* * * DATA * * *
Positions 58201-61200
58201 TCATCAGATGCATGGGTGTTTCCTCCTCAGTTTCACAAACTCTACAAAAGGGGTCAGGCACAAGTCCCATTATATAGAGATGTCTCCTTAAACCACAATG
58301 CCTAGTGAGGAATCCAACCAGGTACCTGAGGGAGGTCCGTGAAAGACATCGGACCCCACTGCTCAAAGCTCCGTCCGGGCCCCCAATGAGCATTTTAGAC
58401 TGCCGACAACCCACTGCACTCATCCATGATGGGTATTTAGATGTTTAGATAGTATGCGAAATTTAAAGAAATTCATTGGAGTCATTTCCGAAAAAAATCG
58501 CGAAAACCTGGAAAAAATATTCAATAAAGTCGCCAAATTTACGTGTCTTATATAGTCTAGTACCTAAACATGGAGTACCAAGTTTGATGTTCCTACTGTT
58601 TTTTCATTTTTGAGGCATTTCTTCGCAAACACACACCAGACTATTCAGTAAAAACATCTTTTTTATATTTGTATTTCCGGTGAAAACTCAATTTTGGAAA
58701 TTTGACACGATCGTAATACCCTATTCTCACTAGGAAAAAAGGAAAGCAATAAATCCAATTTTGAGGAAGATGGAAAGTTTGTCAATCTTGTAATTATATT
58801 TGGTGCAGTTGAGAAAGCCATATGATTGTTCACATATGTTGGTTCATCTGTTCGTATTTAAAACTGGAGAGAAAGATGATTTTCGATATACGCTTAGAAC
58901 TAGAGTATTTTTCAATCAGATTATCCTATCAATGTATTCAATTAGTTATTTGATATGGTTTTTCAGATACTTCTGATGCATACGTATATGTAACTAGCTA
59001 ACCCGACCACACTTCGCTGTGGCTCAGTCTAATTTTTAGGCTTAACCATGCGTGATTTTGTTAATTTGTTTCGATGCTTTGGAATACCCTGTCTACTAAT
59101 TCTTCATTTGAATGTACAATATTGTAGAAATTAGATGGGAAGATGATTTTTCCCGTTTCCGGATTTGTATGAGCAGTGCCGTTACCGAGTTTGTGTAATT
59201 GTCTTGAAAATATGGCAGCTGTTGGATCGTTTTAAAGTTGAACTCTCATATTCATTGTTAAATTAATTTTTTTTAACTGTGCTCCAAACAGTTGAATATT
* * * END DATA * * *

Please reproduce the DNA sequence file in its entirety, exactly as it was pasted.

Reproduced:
Positions 58201-61200
58201 TCATCAGATGCATGGGTGTTTCCTCCTCAGTTTCACAAACTCTACAAAAGGGGTCAGGCACAAGTCCCATTATATAGAGATGTCTCCTTAAACCACAATG
58301 CCTAGTGAGGAATCCAACCAGGTACCTGAGGGAGGTCCGTGAAAGACATCGGACCCCACTGCTCAAAGCTCCGTCCGGGCCCCCAATGAGCATTTTAGAC
58401 TGCCGACAACCCACTGCACTCATCCATGATGGGTATTTAGATGTTTAGATAGTATGCGAAATTTAAAGAAATTCATTGGAGTCATTTCCGAAAAAAATCG
58501 CGAAAACCTGGAAAAAATATTCAATAAAGTCGCCAAATTTACGTGTCTTATATAGTCTAGTACCTAAACATGGAGTACCAAGTTTGATGTTCCTACTGTT
58601 TTTTCATTTTTGAGGCATTTCTTCGCAAACACACACCAGACTATTCAGTAAAAACATCTTTTTTATATTTGTATTTCCGGTGAAAACTCAATTTTGGAAA
58701 TTTGACACGATCGTAATACCCTATTCTCACTAGGAAAAAAGGAAAGCAATAAATCCAATTTTGAGGAAGATGGAAAGTTTGTCAATCTTGTAATTATATT
58801 TGGTGCAGTTGAGAAAGCCATATGATTGTTCACATATGTTGGTTCATCTGTTCGTATTTAAAACTGGAGAGAAAGATGATTTTCGATATACGCTTAGAAC
58901 TAGAGTATTTTTCAATCAGATTATCCTATCAATGTATTCAATTAGTTATTTGATATGGTTTTTCAGATACTTCTGATGCATACGTATATGTAACTAGCTA
59001 ACCCGACCACACTTCGCTGTGGCTCAGTCTAATTTTTAGGCTTAACCATGCGTGATTTTGTTAATTTGTTTCGATGCTTTGGAATACCCTGTCTACTAAT
59101 TCTTCATTTGAATGTACAATATTGTAGAAATTAGATGGGAAGATGATTTTTCCCGTTTCCGGATTTGTATGAGCAGTGCCGTTACCGAGTTTGTGTAATT
59201 GTCTTGAAAATATGGCAGCTGTTGGATCGTTTTAAAGTTGAACTCTCATATTCATTGTTAAATTAATTTTTTTTAACTGTGCTCCAAACAGTTGAATATT